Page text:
There are a bunch of beautiful flowers in bloom right now, with clusters of white or purple blossoms atop long leafless stems. These are the brodiaeas, blue dicks and wally baskets, and even though they are quite distinct it can be oddly difficult to remember which is which. So I’m going to give an overview of their similarities and differences here, and then focus on some specific species in these groups throughout the week.
This group of cousins all belong to the Liliaceae family, which you can tell because their petals and stamens come in multiples of three.
Because they are all so similar, botanists once thought they were all in the same genus as well, but now genetic and other work has determined they are actually different genera (but if you have an old guidebook, you’ll find them all under Brodiaea). All three have flowers that appear in a umbel at the top of the (usually long) leafless stalk. The flower petals are united at the base, and are always purple or white.
But their differences are not hard to see. You can easily tell a wally basket (Triteleia, shown at top and below) because it has six stamens that alternate in heights so three are distinctly taller than the others. The stamens are fairly typical looking, with a stalk (“filament”) topped by a pollen-dusted anther.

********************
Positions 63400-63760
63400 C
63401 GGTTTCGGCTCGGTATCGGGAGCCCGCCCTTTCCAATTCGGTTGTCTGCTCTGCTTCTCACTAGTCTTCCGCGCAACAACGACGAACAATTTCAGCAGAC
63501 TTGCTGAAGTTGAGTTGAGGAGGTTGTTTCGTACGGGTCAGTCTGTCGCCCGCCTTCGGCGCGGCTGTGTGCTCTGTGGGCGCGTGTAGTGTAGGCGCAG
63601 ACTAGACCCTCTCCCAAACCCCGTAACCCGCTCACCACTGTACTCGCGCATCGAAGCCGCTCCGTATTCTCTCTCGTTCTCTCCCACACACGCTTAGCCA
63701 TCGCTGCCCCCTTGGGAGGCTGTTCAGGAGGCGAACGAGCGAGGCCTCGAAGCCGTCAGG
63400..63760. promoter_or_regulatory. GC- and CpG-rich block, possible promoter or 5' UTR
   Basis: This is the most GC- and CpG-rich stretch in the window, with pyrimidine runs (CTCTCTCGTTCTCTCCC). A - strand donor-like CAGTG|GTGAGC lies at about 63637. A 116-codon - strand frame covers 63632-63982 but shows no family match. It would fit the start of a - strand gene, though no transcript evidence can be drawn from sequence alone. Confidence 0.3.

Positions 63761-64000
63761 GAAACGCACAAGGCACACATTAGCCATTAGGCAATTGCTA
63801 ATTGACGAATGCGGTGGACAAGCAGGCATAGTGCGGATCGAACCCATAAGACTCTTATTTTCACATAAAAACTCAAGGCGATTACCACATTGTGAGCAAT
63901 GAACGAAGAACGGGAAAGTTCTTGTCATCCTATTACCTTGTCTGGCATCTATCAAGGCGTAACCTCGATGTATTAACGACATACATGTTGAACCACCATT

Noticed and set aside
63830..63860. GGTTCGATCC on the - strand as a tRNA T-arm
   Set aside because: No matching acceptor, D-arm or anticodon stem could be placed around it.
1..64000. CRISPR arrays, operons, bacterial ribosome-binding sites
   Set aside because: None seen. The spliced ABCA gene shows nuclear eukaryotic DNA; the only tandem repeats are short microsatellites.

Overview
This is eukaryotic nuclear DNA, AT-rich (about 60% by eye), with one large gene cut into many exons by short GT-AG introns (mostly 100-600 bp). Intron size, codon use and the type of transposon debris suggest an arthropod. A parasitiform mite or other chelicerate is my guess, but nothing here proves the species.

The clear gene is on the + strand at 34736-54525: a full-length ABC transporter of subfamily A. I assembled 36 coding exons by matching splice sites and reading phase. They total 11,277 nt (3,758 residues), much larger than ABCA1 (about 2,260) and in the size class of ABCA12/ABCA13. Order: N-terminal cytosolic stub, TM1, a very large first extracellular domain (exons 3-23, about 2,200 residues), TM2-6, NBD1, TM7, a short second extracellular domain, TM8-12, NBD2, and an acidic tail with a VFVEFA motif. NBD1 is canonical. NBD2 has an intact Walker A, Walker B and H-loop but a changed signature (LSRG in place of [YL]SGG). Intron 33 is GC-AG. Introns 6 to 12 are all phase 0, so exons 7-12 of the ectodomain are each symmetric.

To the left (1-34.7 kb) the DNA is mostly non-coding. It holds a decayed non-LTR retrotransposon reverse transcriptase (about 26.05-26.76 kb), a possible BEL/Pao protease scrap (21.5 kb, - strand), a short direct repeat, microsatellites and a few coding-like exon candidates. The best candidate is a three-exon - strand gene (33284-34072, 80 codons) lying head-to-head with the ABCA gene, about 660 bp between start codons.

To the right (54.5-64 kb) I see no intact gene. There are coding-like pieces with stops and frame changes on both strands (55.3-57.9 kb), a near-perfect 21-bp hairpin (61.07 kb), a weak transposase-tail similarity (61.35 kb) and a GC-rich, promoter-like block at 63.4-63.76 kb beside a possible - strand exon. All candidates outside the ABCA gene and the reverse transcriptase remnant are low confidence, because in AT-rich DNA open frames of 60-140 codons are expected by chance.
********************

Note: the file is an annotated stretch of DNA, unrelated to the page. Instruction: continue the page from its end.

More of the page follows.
Both blue dicks (Dichelostemma) and brodiaeas (you guessed it: Brodiaea) have three stamens, and they are less typical looking – flat and tongue-like, arranged equally so they face each other like the three sides of a triangle; see the photo at the bottom of the page for a close-up.
Brodiaea has a long pedicel
Within this group, you can tell the two apart because blue dicks have short flower stalks (“pedicels”), so the head of flowers appears dense and crowded together. Also their stalk is twisted, whereas the brodiaea stalk is straight. Brodieas also have longer pedicels, so the head of flowers looks more like a loose bouquet (though this example only has two flowers, you can still see how the two pedicels between the flowers and the stem is quite long).
Et voila! Enjoy your botanizing!
Close-up of the “standard” stamens of Tritileia (being enjoyed here by a moth)
Notice the flat, tongue-like stamens (found in both Brodiaea, shown here, and Dichelostemma)